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We’ve gathered some useful information and definitions here to help introduce you to the industry. Or feel free to contact us with any questions you might have.
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TIMBERLAND GLOSSARY
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Basal Area (BA): (individual tree) the cross-sectional area of a single stem, measured at breast height (4.5’ above the ground); (per acre) the sum of the basal areas of the trees on an acre; measure of forest density.
Boardfoot (Bd Ft): the amount of wood contained in a board 1” thick, 12” long, and 12” wide.
Bolt: a short log (8’in length); used for pulp.
Butt Log: first (bottom) log on a tree.
Chain: a unit of length equal to 66 feet.
Clearcutting: silvicultural treatment that removes most of the trees all trees in a single harvest. The treatment is designed to regenerate the stand by providing maximum light to the forest floor.
Cohort: a group of trees that develops after a disturbance (natural or anthropogenic).
Commercial Thinning: removal of smaller trees that generates enough funds equal to or greater the cost of treatment.
Coppice: sprouts at base of tree, common if tree is cut or damaged.
Cord: a stack of wood that measures 4’ x 4’ x 8’, equal to 128 ft3.
Crop Tree: tree selected to become part of a future commercial harvest.
Cruise: a forest sampling procedure used to obtain inventory information.
Cubic Foot: a unit of volume that measures 1’ x 1’ x 1’.
Diameter At Breast Height (DBH, dbh): diameter of the tree stem measured at breast height (4.5’) from the ground.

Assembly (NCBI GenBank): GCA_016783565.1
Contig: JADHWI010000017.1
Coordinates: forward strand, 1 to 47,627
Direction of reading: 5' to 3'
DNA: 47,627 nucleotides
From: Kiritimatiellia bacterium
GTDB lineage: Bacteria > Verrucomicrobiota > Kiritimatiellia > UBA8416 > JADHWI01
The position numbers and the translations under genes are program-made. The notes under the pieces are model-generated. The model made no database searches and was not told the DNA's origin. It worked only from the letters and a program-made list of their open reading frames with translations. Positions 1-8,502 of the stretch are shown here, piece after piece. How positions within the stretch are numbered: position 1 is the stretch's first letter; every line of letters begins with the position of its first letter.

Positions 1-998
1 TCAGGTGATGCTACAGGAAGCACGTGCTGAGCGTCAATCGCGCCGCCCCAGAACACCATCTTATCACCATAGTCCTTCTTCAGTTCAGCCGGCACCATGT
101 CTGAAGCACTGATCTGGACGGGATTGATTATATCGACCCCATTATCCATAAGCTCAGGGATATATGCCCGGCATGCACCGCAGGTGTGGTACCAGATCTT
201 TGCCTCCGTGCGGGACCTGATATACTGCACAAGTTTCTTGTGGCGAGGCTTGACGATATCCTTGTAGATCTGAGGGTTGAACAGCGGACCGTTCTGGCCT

Dominant: tree that is part of the upper layer of the canopy.
Ecosystem: term for all of the biotic and abiotic components of a spatially explicit homogenous area.
Even-Aged Stand: a stand of trees composed of a single age class (within 20 years of each other).
Group Selection: silvicultural treatment in which trees are removed in small groups (0.5 ac to 2 ac) used to establish new age classes / cohorts.
Growth: increase (increment) over a given period of time.
Growing Stock: volume or number of commercial species in a forested area.
Habitat: environmental components (food, water, and shelter) necessary for wildlife or plant survival.
Hardwood: term for broadleaf, deciduous trees, e.g. oaks, maples, ash.
Highgrade: removal of desirable trees only in a stand without regards for future composition – not a silvicultural treatment.
Intermediate Treatment: removal of undesirable trees designed to enhance the growth, quality, vigor, and composition of the stand prior to final harvest.
Mast: he fruit of trees used for food by wildlife. May be hard, e.g. acorns, hickories, or soft, e.g. hackberries, cherries.
Mature: tree that has attained most of its potential growth.
Mechanical Thinning: removal of trees by machinery, typically in rows or strips.
Merchantable Height: point at which tree height is classified it as salable- varies throughout the country, but typically > 8’.
Poletimber: tree size between a sapling and a sawtimber tree (5-10” dbh).
Precommercial Thinning: removal of trees that does not generate an income but used to improve future stand growth by reducing competition.
Pulpwood: wood used for pulp, typically of lower quality and /or smaller size.
Regeneration: seedlings or saplings in a stand.
Regeneration Method: a harvest by which new seedlings are established.